The brimless cap called a kufi is traditional in many Muslim cultures.
The brimless cap called a kufi is traditional in many Muslim cultures.

A kufi is a round, brimless hat widely seen among African men and their descendants around the world and in parts of Asia. These round caps are nearly flat on top with slightly domed, high sides; in parts of Africa, they are highly decorated and reflect the wearer’s status. Because they are so indelibly linked to the wearer’s culture, they have become associated with traditional Muslim dress. Wearing a kufi is not, however, required for Islamic worship or prayer.

Head Covering

Muslim men are not required to cover their heads, only their private parts, as stated in the Quran, Surat 24:30. Islamic scholar Sayyid Saabiq says there is debate over the precise definition of the area to be covered, whether, for instance, the thighs are proscribed. However, Saabiq reports no mention of a requirement that men cover their heads. In fact, Saabiq says that an uncovered head can communicate humility, relating instances of Prophet Muhammad removing his cap to pray.

Gender Distinctiveness

Although head covering is not mandatory, the kufi may serve an important function in helping a Muslim man to obey wardrobe requirements in other ways. Islamic law requires men to dress distinctively from women.The kufi is a traditionally male accessory, visibly different from a woman’s headscarf or wrap.

Cultural Distinctiveness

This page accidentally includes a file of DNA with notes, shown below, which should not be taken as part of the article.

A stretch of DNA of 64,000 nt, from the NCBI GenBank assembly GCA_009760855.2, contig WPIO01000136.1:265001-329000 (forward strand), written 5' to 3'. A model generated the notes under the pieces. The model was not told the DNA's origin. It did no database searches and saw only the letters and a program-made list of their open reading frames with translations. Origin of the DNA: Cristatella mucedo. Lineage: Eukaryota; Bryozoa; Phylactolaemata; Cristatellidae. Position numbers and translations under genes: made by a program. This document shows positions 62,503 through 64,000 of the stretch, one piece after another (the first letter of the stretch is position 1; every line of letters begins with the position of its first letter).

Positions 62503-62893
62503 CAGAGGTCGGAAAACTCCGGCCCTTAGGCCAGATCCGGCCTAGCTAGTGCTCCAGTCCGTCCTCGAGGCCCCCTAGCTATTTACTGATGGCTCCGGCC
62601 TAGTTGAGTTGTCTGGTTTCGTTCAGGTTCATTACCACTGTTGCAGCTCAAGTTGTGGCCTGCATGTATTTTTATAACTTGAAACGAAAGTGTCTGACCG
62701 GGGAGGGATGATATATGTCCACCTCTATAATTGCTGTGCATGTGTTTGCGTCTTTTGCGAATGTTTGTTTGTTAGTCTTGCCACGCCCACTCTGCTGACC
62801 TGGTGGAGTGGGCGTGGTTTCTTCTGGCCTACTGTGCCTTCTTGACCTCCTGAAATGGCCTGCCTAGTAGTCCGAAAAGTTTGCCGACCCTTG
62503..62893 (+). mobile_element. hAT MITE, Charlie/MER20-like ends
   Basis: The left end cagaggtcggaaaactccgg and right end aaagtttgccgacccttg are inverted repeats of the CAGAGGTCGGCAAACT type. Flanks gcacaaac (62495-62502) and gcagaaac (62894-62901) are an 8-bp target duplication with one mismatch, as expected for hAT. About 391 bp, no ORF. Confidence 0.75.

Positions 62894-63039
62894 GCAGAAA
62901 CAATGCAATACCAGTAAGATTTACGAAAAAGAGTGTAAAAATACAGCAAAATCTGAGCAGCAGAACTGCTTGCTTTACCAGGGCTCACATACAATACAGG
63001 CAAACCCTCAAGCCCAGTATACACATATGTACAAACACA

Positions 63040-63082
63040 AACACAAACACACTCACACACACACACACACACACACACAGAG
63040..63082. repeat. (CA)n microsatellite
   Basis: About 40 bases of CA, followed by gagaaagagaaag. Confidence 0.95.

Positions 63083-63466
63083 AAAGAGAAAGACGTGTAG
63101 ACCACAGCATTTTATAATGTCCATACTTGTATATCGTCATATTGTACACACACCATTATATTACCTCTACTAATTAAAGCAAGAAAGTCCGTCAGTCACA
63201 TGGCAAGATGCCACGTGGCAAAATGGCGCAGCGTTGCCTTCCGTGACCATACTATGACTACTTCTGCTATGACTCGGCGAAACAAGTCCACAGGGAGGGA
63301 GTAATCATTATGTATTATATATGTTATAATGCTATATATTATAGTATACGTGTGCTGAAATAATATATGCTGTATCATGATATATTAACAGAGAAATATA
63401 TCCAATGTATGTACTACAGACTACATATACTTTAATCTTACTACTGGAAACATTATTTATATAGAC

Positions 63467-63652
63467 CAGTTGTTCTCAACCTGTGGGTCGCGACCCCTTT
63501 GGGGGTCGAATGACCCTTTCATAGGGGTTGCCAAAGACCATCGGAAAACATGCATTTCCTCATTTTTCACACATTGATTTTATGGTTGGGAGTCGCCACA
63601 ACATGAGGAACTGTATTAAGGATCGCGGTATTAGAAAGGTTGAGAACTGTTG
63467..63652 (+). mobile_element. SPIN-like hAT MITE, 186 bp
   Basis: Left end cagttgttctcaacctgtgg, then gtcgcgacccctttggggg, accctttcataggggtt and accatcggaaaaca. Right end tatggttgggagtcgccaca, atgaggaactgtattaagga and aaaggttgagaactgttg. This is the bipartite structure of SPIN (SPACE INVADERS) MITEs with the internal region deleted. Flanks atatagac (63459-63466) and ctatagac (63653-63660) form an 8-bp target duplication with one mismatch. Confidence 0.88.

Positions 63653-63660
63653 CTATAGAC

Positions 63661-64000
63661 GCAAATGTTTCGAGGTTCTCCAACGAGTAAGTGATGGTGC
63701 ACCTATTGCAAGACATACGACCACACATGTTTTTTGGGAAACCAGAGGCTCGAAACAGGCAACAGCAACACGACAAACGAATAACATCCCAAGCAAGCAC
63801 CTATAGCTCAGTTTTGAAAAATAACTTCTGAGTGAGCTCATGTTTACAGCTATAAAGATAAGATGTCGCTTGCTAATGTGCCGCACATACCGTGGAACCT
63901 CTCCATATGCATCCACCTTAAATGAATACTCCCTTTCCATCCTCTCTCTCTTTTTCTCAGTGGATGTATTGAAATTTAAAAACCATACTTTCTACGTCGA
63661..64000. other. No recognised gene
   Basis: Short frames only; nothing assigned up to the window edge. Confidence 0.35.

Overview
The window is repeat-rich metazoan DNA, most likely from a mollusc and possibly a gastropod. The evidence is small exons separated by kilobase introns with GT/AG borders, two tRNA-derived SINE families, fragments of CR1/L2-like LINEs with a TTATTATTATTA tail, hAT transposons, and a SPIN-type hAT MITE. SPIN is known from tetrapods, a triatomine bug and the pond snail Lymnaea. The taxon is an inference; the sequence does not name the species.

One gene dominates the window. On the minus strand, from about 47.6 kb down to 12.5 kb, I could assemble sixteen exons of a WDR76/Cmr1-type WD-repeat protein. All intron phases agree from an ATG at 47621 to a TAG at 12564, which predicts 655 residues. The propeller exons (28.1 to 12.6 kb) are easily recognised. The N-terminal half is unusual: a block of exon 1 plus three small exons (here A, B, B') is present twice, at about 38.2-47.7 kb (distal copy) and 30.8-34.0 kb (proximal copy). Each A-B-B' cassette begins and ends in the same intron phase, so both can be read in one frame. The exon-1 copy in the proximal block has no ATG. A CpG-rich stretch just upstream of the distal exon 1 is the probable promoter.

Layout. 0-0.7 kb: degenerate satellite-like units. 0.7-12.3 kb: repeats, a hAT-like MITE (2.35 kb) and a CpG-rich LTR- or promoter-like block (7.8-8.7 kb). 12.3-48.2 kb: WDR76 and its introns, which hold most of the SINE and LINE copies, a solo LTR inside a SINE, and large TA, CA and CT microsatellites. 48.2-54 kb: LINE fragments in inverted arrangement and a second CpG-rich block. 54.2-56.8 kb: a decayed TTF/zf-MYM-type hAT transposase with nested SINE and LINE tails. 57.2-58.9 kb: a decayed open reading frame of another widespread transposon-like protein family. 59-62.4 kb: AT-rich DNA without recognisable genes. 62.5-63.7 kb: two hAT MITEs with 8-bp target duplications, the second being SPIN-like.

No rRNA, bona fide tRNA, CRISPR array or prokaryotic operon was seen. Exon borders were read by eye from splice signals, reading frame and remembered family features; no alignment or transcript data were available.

Islamic law also calls for Muslims to dress distinctively from unbelievers. This is another way in which a kufi may be important, if not mandatory, for Muslim men. The cap has become so prevalent among African Muslim populations that it has come to signify Muslim identity at least as much as African identity. It is widely popular among Asian Muslim populations as well; cab driver Raja Awais Naeem, who is of Pakistani origin, sued the city of St. Louis in 2012 for not being allowed to wear his kufi on the job. Indeed, the Council on American-Islamic Relations, in its “Employer’s Guide to Islamic Religious Practices,” includes the kufi as one of the garments important to many Muslims.

Optional Garments

The kufi is permitted, even encouraged, by Islamic law and custom, but it is not mandatory. Islamic scholars record a number of important precedents for early Muslim leaders wearing a kufi, including Anas Bin Malik, Rasulullah and Wabisah. Other garments may also fulfill the requirements of gender and cultural distinctiveness, such as a turban and thowb (a long shirt). None of these, however, is specifically required during prayer or worship.